Elderly ‘robbed of dignity’ by failing social care services

Hundreds of thousands of elderly people are being robbed of their dignity by England’s failing social care services and left at risk of “terrible abuse and neglect”, David Cameron has been warned.

An unprecedented coalition of more than 60 government advisers, charity directors and independent experts is demanding “urgent” and “fundamental” reform to care and home help services in England.

Thousands are forced to sell their homes and use up their savings to pay rising care bills each year, while businesses are losing experienced staff who are forced to quit to look after their relatives.

In a letter published in The Daily Telegraph on Tuesday, the experts say that a lack of “political leadership” must not be allowed to condemn 800,000 frail pensioners to a life of loneliness any longer.

The signatories include three advisers who have been leading the Department of Health’s consultation on reform, alongside crossbench peers and representatives of the British Medical Association, Age UK, Carers UK, the British Red Cross, and the TUC.

They back proposals that no one should pay more than £35,000 for care bills during their lifetime, and urge Mr Cameron to secure cross party support for “lasting reform”.

“The unavoidable challenge we face is how to support the increasing number of people who need care,” the letter says.

“It is currently a challenge which we are failing to meet – resulting in terrible examples of abuse and neglect in parts of the care system.

“This comes at huge cost to the dignity and independence of older and disabled people, but also to our society, family life and the economy: an estimated 800,000 older people are being left without basic care – lonely, isolated and at risk.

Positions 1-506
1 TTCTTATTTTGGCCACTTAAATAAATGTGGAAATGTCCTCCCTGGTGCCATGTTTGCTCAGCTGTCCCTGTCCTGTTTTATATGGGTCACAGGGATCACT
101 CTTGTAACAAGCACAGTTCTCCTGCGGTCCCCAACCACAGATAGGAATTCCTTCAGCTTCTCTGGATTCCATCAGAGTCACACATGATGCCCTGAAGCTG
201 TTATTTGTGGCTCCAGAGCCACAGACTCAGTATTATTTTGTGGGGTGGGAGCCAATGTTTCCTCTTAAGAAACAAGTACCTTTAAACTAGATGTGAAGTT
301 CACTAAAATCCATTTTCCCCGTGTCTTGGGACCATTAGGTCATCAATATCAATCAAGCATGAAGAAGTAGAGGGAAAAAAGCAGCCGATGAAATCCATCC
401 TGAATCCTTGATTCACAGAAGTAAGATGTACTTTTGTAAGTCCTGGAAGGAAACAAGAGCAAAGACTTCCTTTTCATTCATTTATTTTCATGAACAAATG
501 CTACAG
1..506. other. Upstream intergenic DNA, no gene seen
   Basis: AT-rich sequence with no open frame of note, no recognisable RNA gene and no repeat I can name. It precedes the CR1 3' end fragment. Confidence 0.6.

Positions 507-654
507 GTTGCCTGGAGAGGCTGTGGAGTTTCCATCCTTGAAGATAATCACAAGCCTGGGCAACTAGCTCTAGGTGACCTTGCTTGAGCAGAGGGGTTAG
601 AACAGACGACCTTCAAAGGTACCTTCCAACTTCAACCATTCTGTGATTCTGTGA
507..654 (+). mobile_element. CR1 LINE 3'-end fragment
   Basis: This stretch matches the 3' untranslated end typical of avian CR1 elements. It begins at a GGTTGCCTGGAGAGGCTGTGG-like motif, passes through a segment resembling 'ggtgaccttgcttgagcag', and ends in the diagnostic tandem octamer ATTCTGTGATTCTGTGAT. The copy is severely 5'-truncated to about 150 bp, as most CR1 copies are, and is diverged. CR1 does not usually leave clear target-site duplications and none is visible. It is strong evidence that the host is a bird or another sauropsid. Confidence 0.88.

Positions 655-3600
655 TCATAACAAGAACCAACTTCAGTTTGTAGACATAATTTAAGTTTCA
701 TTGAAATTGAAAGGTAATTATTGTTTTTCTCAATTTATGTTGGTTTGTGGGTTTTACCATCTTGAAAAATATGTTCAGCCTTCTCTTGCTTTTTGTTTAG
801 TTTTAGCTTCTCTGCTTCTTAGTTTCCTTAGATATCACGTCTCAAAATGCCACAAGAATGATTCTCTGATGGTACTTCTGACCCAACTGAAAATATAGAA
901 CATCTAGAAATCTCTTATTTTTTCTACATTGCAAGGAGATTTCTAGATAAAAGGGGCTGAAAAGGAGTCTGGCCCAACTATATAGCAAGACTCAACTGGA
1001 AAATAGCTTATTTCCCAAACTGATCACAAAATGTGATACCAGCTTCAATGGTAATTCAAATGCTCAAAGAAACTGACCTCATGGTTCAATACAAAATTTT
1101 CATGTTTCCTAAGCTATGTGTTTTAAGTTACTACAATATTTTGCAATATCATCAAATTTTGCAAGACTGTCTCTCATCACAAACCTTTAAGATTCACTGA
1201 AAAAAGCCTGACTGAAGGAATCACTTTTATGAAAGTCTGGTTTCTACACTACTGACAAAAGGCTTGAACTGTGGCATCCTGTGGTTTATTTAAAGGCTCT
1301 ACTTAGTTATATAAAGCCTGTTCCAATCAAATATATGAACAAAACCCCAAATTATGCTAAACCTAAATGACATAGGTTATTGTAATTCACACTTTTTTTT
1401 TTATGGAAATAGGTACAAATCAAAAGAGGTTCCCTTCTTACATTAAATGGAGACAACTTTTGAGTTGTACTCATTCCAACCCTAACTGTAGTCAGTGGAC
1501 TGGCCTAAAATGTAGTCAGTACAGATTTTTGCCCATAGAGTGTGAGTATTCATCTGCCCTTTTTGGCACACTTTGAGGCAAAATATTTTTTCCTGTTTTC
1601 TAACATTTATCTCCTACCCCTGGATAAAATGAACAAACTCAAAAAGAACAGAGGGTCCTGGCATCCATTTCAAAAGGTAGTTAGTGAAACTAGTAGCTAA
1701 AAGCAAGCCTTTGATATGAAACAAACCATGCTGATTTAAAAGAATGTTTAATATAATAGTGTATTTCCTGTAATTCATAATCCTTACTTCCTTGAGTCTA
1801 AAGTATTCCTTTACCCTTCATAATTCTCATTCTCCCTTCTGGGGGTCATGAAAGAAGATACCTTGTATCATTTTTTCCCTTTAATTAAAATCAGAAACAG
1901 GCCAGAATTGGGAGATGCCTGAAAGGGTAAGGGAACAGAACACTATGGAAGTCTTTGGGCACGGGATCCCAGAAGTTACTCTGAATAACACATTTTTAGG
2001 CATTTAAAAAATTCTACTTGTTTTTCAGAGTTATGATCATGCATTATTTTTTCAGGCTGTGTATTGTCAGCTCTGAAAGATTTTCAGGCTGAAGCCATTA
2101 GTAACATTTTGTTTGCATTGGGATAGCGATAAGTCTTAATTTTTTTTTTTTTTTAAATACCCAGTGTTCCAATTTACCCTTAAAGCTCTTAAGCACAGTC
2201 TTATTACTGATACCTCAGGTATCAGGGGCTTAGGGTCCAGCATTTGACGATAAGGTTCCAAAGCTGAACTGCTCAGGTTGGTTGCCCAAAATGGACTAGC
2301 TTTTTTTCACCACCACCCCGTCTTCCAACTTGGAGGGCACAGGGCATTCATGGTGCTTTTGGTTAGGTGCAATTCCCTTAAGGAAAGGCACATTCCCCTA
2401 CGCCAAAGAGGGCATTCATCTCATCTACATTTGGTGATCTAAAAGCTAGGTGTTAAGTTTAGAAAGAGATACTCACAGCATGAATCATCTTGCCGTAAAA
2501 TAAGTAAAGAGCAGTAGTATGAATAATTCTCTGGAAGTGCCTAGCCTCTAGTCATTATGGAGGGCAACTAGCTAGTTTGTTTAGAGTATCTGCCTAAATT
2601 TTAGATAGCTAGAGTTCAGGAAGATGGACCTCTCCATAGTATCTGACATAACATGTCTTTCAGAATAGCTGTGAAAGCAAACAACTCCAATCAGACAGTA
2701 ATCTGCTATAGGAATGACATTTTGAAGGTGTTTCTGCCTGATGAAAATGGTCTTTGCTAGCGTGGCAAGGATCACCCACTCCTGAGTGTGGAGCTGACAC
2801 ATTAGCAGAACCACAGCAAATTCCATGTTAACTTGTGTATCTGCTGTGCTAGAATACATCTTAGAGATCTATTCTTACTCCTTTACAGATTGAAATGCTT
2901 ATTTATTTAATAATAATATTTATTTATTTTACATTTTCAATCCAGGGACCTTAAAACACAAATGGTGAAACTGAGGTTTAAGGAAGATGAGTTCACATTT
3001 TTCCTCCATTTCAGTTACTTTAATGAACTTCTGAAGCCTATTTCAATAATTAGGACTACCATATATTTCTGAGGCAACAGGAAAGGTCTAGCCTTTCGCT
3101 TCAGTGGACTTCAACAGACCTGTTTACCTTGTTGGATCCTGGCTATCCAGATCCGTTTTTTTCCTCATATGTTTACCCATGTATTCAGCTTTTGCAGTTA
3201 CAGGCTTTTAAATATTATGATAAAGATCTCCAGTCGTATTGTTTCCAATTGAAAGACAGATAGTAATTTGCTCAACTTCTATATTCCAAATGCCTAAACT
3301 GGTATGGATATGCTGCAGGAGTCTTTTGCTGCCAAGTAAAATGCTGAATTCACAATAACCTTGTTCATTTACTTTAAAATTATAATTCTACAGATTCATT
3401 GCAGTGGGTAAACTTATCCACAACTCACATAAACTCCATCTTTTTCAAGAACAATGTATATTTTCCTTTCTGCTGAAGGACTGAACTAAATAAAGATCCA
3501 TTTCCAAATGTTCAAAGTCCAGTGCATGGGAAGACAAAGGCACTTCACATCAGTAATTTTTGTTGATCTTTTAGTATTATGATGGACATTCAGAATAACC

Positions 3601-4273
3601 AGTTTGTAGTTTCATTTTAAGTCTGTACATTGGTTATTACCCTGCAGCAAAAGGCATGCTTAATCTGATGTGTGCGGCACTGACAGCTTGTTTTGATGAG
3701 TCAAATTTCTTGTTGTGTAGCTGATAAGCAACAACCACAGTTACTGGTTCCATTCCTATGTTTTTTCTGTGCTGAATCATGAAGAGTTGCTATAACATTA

“Others face losing their homes and savings because of soaring care bills.”

Full-time carers who are forced to leave their jobs to look after frail relatives are being “pushed to breaking point” while NHS hospitals are “paying the price” because the care system cannot cope.

“We have a duty as a nation to change this – but it requires political leadership,” they say.

The warning comes at a critical time for the future of the social care system for disabled and elderly adults in England.

Over the next 20 years, the country’s ageing population is expected to place care homes and the NHS under intense strain.

Ministers have promised to publish a white paper setting out wide ranging reforms in April.

The Coalition has agreed to hold talks with the Labour Party in an attempt to reach a political consensus but there is growing concern that any new system will come too late for thousands of elderly people currently in need of help.

A combination of inadequate funding from councils, poor quality training for nursing and care home staff, and a series of scandals involving abuse of the elderly and disabled has created a picture of a system at breaking point.

The signatories give their backing to plans to reform the funding of care published last summer from the government commission chaired by Andrew Dilnot, an economist.

Mr Dilnot proposed that no one would pay more than £35,000 for care bills during their lifetime.

Any bills above this “cap” would be met by the state, under his plan, but the Treasury is said to be reluctant to provide the estimated £1.7 billion a year extra required.

Currently, costs are unlimited and an estimated 20,000 people a year are forced to sell their homes to pay for care.

Ministers had originally promised to publish detailed plans in response to the Dilnot Commission last year.

However, a white paper will now not appear for another four months. A final decision on whether to accept the Dilnot plan for a “cap” on care bills may be even further away after ministers relegated the idea to a “progress report” to be published alongside the main white paper.

Government advisers working on the reforms have signed the letter. They include Imelda Redmond, head of policy at Marie Curie Cancer Care, Jeremy Hughes, chief executive of the Alzheimer’s Society, and Alex Fox, chief executive of Shared Lives Plus.

Paul Burstow, the Liberal Democrat Care Services Minister, insisted the government was “taking leadership on this issue”.

“The Coalition agrees that the reform of social care – and the dignity and independence of older and disabled people – are an urgent priority,” he said.

“We have put an extra £7.2bn for social care over the course of this Parliament, and yesterday we announced an extra £150m this year for social care to help people be supported to get care at home and relieve pressures on the NHS.

“We’ll bring forward a white paper and a progress report on funding reform in the spring setting out our plans.”